Please Help - Bonding Rabbits

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megcollins95

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I have a 7 year old mini lop male named Hopkins that has been neutered (white/calico). My fiancé and I have had him for many years and felt he would love to have a friend, so we adopted Fiona from a local shelter in mid March (brown bunny). She has been spayed and we believe she is a mini lop as well. We kept them separate for a few weeks to make sure she was not sick and then began the introductions in early April. Hopkins has always been very curious about her and even opts to lay near her cage and has never shown any signs of aggression. However Fiona has always shown signs of aggression towards Hopkins. We have done fear bonding, then have gone to the bath tub, followed by putting them both in a small cage in a neutral area. We felt we were making progress, but Hopkins began to mount Fiona at one point and since then Fiona has shown far more aggression. Neither of them grunt, but Fiona nips him so much and he's beginning to run from her. We are beginning to feel defeated and do not want to put them both under too much stress for too long - we have done what was suggested online and what feels right but do not seem to be making any progress. PLEASE, any advice would be so greatly appreciated.
 

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Blue eyes

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I wish there was a sure-fire scientific method of bonding but there isn't. Each bonding is unique and some are more difficult than others.

I'm not a fan of stress (fear) bonding because I think it only 'works' with those rabbits that are already inclined to easily get along. If they were going to be an easy bond, and then they are stressed and seem to bond, the assumption is made that the stress was the catalyst rather than just an event that happened to two rabbits already inclined to bond.

If two rabbits are not easily inclined to bond, the stress (again, in my opinion) just gives a temporary and false sense of unity between the rabbits. They are simply too stressed by outside stimuli to worry about being near each other. Then we think progress has been made, let down our guard, and when they settle down, the animosity resurfaces.

Now I'll step off my soapbox. ;)

If they really aren't making progress, sometimes it is beneficial to give them a few weeks of total separation. That's a judgement call that you are in the best position to determine. You may want to switch up your bonding method. Rather than doing frequent sessions, you could try the fast-track approach (I refer to it as the immersion method). You can read more about that if you scroll down at the following site (if you haven't seen or heard of it):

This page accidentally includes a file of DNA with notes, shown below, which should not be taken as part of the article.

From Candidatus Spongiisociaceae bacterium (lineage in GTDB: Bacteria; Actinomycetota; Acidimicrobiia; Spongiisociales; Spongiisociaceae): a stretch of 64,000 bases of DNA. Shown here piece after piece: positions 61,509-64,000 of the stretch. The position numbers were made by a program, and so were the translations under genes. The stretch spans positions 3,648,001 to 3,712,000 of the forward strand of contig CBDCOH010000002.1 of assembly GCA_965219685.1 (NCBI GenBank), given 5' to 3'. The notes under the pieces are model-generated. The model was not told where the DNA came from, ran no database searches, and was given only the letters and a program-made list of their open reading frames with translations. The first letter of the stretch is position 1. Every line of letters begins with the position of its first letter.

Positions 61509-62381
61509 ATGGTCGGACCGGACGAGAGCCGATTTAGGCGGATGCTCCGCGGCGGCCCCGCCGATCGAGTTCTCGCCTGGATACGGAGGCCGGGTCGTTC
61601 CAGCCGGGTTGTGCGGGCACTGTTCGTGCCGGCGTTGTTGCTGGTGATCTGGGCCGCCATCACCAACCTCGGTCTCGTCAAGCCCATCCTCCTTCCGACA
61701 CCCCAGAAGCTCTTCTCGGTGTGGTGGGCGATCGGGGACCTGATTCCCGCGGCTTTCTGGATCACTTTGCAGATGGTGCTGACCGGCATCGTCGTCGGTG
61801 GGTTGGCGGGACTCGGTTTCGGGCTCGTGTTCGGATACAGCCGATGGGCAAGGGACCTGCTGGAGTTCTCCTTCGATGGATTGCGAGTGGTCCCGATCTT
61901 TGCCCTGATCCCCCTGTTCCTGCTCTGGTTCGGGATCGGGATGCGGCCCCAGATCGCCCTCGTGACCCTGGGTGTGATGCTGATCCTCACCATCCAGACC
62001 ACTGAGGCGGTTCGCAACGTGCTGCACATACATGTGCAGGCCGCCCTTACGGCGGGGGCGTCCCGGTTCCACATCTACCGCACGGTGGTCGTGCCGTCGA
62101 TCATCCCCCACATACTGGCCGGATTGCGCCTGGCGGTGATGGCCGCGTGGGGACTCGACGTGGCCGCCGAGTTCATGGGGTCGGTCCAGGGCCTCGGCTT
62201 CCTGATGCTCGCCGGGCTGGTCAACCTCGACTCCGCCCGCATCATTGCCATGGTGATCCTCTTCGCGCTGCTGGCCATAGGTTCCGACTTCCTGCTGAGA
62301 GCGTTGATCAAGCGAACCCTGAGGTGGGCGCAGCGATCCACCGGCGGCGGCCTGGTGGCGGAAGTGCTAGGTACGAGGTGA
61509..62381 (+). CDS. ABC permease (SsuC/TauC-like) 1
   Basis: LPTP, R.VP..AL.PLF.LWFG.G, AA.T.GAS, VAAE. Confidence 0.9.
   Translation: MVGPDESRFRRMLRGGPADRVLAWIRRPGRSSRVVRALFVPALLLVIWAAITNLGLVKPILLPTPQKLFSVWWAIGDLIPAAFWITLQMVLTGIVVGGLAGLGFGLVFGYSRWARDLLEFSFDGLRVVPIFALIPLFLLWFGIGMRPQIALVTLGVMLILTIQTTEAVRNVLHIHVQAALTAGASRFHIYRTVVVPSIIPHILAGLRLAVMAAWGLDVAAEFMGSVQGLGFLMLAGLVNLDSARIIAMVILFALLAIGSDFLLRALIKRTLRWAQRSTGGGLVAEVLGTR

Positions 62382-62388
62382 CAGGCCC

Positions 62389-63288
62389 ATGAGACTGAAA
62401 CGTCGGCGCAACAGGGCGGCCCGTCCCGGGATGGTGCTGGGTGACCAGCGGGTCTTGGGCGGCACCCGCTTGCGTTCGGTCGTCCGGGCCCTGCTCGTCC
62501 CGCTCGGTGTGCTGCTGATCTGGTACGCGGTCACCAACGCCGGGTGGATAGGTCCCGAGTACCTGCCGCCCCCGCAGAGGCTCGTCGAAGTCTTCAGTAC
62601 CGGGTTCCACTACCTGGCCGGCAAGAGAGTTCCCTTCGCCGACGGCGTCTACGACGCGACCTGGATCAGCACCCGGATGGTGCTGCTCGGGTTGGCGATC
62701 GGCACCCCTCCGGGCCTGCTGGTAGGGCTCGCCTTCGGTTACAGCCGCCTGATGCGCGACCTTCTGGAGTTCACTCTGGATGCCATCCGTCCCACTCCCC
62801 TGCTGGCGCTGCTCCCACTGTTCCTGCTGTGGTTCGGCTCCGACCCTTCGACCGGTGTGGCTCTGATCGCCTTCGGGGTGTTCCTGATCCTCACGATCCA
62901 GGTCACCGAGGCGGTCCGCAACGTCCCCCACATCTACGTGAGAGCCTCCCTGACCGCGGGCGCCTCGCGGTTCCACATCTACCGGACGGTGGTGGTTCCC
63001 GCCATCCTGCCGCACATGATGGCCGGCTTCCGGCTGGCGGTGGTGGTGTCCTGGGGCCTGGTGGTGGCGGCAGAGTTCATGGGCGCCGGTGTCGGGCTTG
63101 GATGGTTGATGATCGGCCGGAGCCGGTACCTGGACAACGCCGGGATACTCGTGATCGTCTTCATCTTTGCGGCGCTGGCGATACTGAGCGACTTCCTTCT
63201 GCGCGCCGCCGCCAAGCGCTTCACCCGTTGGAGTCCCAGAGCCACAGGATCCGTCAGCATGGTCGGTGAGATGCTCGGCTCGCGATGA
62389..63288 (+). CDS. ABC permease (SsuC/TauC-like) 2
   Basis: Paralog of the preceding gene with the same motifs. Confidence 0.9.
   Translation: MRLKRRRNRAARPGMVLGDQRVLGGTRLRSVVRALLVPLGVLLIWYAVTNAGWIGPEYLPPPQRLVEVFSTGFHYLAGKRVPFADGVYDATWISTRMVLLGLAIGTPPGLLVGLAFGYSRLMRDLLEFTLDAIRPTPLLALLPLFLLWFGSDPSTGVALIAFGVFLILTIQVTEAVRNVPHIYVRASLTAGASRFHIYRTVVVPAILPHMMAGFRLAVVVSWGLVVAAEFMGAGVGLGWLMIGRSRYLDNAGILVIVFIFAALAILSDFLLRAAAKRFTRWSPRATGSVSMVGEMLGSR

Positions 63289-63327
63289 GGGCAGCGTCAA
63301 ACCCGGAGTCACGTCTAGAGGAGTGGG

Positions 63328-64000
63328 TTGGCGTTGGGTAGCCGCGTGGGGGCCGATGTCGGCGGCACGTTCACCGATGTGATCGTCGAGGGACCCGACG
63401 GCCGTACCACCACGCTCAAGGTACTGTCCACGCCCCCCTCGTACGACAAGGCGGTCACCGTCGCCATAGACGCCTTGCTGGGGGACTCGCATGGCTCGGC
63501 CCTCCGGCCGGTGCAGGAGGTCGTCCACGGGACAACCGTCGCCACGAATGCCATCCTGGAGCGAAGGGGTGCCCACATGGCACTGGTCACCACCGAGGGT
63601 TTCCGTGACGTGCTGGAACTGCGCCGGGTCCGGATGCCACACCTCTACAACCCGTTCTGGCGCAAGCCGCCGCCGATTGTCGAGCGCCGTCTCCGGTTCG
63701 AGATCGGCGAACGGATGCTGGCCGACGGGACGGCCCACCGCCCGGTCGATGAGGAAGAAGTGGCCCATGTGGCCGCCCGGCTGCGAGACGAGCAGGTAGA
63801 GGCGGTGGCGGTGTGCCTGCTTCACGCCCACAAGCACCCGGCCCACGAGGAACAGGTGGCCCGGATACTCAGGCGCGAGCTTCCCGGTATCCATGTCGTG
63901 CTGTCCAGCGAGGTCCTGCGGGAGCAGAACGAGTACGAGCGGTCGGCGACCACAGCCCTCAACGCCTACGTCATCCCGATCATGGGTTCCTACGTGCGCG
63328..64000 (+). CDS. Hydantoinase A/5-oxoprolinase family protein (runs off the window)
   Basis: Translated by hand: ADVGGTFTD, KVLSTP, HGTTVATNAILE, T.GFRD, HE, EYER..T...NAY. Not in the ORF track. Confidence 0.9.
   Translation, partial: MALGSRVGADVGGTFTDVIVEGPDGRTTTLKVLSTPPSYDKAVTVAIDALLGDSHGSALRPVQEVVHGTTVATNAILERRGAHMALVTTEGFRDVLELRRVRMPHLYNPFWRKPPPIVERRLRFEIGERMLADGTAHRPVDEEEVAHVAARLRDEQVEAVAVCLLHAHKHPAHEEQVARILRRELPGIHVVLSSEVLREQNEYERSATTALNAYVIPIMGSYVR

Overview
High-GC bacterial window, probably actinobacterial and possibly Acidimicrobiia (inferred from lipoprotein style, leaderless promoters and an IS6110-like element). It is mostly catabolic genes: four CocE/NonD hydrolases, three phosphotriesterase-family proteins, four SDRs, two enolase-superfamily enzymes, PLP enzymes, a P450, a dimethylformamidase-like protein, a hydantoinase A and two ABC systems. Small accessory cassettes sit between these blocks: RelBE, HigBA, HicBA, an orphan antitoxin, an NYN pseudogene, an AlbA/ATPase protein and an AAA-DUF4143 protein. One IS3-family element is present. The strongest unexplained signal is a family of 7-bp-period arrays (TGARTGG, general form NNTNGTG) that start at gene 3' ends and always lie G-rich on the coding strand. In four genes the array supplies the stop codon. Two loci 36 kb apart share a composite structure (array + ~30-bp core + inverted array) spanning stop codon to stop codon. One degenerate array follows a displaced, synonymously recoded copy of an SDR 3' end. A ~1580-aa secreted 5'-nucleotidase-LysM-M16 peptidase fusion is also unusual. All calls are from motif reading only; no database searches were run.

Whether or not you decide to separate them totally for awhile, you can allow them in side-by-side pens for a few weeks before beginning the fast-track method.

It doesn't sound like they've gotten into any circling, fur-flying fights so there is still potential for them. Maybe a different approach is all they need.
 

Gus & Belle

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Hi, I recently bonded my two rabbits (both spayed and neutered) and had a similar situation. One of my rabbits was super nippy but the other would just run away. With mine the side by side cage worked amazing. I started with two separate cages side by side for their playtime and food time (I fed them next to each other, so they could see each other) and slowly moved the two cages closer each day, if there was any nipping I would move the cage away then slowly bring it closer the next day. In the end I connected the two cages together so there was only one panel between them (this is after about 3 weeks). Then after a month of doing that each day, I reintroduced them in a neutral space with their veggies for about ten mins. I then increased the time if there were no bad signs and after a couple of sessions in their playtime one of them started grooming the other through the bars.

I dont know if this will work for you but like the previous post you may just need a new approach, so thought I would share what worked for me.
Good Luck!
 

Gus & Belle

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Sorry forgot to add this, the sessions that I did was in a big run ( in the neutral space) with lots of toys and tunnels that were easy to access if there was any fighting just to provide a distraction. This doesnt work for all so just do what works best for you. :)
 

megcollins95

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Thank you both so much for your responses! I think that you are right and perhaps a different method would be beneficial. In my research I just hadn't seen too many other options outside of the ones we've tried, but the fast track approach may be our next step after I look into it some more. You are correct in that they have fortunately not gotten into any actual fights. We do have their cages side by side with maybe six inches between the two but we have objects between them so they cannot push the cages together and nip through them. The objects aren't obstructing their view of each other, though. Fiona also seems to be losing a lot of fur on her back and we aren't sure if it's normal multing (our other bun doesn't seem to mult very badly) or is perhaps stress or diet related. She doesn't have any bald spots but has lost a considerable amount of fur and can see on her back where it's much thicker. It is all a matter of finding what works and man it is difficult!!! I just want them to be happy so badly.
 

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